Exercise 1.10
I'm confused as to what part c of Exercise 1.10 is asking. What does it mean by the following?
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"plot estimates for P[νμ > ε] as a function of ε, together with the Hoeffding bound 2e<sup>2ε<sup>2</sup>N</sup> (on the same graph)." HTML Code:
Does this mean to plot P[νμ > ε] and 2e<sup>2ε<sup>2</sup>N</sup> each as a separate graph? I can plot 2e<sup>2ε<sup>2</sup>N</sup> as a function of ε easily, but how would I go about plotting P[νμ > ε]? Would I define a function that plots the likelihood that νμ > ε based on the input ε, using the data obtained in part b? Am I on the right track with this thinking? HTML Code:
Also, is the book asking to plot a separate graph for each graph in b (i.e. ν<sub>1</sub>, ν<sub>rand</sub>, and ν<sub>min</sub>), based on the distribution of ν for each? 
Re: Exercise 1.10
I apologize for the previous format. I can't seem to find a way to edit or delete the thread. Here's a more readable version.
What does it mean by the following? "plot estimates for P[νμ > ε] as a function of ε, together with the Hoeffding bound 2e^(2(ε^2)N) (on the same graph)." Does this mean to plot P[νμ > ε] and 2e^(2(ε^2)N) each as a separate graph? I can plot 2e^(2(ε^2)N) as a function of ε easily, but how would I go about plotting P[νμ > ε]? Would I define a function that plots the likelihood that νμ > ε based on the input ε, using the data obtained in part b? Am I on the right track with this thinking? Also, is the book asking to plot a separate graph for each graph in b (i.e. ν_1 ν_rand, and ν_min), based on the distribution of ν for each?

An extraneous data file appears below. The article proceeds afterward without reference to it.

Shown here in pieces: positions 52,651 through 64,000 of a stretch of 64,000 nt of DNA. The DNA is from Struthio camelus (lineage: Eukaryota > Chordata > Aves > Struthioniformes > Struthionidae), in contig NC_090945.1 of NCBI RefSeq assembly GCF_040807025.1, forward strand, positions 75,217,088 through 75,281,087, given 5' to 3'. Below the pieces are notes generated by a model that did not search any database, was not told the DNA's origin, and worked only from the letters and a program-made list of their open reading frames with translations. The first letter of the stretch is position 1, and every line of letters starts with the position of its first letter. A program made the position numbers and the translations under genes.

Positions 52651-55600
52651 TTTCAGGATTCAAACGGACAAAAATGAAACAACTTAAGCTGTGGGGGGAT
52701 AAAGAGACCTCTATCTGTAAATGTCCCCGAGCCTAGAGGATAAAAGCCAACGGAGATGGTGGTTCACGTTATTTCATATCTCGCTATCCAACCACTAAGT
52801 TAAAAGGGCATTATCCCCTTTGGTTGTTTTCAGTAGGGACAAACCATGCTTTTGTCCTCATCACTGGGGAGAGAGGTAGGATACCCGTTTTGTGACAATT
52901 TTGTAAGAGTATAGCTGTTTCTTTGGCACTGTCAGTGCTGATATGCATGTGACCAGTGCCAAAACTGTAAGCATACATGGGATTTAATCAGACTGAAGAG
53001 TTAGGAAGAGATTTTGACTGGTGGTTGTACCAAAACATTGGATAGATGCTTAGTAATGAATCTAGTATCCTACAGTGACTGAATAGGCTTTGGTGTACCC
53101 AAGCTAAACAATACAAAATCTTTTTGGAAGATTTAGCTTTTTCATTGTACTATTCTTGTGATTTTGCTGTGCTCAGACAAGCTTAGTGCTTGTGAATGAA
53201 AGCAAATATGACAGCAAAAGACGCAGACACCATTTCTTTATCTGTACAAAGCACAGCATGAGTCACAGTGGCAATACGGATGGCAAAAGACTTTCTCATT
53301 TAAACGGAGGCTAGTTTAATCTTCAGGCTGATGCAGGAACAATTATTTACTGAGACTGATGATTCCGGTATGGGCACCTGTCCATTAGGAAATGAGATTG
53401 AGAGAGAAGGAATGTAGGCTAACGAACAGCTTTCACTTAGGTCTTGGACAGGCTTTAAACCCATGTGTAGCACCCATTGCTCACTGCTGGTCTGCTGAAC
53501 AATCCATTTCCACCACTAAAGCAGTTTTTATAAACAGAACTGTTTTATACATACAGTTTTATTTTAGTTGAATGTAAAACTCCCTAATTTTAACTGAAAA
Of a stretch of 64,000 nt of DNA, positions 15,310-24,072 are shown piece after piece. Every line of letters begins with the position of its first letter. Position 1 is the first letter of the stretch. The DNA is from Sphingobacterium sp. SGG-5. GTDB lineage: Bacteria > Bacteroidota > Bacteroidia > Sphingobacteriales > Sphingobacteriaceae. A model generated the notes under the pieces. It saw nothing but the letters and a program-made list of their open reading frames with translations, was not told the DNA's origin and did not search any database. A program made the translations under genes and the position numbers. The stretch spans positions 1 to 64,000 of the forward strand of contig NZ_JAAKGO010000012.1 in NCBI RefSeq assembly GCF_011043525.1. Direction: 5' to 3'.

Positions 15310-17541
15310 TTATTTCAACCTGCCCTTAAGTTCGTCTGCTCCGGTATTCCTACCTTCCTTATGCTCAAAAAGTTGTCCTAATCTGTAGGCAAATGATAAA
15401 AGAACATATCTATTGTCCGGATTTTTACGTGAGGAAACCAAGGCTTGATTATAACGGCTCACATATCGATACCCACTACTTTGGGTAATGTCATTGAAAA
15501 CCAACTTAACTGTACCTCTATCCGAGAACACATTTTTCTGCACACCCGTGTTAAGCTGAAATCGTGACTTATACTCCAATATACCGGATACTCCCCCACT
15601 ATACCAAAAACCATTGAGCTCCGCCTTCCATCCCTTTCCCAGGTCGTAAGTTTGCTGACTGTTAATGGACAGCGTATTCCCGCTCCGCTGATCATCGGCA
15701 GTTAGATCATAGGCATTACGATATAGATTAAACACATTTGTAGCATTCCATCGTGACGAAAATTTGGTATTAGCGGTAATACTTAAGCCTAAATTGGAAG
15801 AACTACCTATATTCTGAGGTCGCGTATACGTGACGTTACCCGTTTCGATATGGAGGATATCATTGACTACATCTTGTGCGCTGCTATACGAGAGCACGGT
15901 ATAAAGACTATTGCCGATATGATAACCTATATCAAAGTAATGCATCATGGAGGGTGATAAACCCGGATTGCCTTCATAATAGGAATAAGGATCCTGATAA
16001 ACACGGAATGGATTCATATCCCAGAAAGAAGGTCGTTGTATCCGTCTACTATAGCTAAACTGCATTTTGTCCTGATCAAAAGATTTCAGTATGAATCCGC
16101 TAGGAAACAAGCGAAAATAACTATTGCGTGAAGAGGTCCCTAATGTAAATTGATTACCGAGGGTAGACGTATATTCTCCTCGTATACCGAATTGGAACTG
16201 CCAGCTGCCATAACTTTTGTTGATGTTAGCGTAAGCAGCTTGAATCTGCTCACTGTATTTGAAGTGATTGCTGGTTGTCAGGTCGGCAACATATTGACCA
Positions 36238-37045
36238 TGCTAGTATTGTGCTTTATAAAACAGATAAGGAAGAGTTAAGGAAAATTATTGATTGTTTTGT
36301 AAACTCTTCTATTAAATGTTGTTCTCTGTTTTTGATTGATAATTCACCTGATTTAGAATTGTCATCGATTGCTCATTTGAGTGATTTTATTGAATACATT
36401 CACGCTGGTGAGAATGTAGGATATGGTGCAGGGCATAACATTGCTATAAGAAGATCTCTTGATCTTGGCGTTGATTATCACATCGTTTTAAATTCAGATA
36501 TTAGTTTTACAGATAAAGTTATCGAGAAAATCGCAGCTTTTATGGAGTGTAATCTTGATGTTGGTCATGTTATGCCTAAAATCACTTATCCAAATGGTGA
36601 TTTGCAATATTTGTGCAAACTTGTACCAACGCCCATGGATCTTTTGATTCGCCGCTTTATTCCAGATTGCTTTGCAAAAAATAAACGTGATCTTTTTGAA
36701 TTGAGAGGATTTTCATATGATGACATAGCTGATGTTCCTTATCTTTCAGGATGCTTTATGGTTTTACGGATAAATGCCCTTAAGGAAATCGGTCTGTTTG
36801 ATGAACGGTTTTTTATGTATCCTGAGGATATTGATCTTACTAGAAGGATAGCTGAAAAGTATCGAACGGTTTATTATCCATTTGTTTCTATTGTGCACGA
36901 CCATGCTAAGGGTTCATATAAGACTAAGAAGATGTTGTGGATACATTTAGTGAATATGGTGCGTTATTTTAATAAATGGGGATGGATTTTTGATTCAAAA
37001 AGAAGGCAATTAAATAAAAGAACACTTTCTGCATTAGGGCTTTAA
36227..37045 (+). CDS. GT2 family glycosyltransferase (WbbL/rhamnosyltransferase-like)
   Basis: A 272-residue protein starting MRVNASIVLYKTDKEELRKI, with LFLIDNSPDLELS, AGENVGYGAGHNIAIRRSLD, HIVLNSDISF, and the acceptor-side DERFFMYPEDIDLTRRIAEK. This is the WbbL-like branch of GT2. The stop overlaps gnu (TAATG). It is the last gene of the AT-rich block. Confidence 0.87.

Re: Exercise 1.10
The problem asks you to compute P[νμ > ε] from your data for ε equal to (say) 0,0.01,0.02,0.03,....0.5
Now plot this computed probability for each value of epsilon versus epsilon. Quote:

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